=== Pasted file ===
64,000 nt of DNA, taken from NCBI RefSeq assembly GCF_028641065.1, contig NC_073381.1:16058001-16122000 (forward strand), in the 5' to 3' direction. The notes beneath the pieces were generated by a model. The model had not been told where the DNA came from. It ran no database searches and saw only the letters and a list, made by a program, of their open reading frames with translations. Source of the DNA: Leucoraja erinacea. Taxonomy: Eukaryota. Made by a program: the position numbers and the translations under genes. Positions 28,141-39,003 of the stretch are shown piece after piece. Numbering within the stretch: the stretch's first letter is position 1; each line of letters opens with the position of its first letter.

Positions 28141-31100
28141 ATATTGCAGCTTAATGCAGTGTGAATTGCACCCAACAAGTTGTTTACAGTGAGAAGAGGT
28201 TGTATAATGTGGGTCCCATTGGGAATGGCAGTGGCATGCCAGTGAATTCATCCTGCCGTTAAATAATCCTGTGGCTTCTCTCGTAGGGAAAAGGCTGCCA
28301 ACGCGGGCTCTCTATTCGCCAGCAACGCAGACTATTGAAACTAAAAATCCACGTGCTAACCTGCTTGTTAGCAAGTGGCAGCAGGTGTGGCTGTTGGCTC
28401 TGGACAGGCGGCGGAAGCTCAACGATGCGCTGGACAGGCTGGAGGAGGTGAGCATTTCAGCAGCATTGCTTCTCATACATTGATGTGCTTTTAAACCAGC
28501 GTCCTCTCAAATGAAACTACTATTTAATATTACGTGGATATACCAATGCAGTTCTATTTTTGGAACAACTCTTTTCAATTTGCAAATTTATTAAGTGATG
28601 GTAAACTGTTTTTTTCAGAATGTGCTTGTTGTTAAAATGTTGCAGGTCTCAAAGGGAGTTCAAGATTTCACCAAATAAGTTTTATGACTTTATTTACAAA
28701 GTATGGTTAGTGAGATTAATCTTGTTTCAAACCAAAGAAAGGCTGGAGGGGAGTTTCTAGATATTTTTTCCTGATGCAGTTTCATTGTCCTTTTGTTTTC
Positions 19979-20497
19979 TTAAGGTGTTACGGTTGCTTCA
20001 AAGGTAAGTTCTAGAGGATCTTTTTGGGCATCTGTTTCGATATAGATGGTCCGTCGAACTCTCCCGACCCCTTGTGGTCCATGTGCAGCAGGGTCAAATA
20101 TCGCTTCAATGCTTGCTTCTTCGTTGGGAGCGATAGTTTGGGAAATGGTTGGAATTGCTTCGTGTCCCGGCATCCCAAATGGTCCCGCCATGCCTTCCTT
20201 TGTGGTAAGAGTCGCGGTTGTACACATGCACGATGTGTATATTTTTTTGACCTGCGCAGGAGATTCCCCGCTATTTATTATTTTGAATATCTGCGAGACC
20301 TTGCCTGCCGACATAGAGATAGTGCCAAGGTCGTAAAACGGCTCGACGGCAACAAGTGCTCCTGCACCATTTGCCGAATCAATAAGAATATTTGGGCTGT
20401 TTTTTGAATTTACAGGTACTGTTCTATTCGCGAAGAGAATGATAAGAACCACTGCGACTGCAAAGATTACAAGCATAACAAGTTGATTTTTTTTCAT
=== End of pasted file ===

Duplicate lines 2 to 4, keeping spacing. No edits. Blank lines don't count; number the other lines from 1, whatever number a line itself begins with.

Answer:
Positions 28141-31100
28141 ATATTGCAGCTTAATGCAGTGTGAATTGCACCCAACAAGTTGTTTACAGTGAGAAGAGGT
28201 TGTATAATGTGGGTCCCATTGGGAATGGCAGTGGCATGCCAGTGAATTCATCCTGCCGTTAAATAATCCTGTGGCTTCTCTCGTAGGGAAAAGGCTGCCA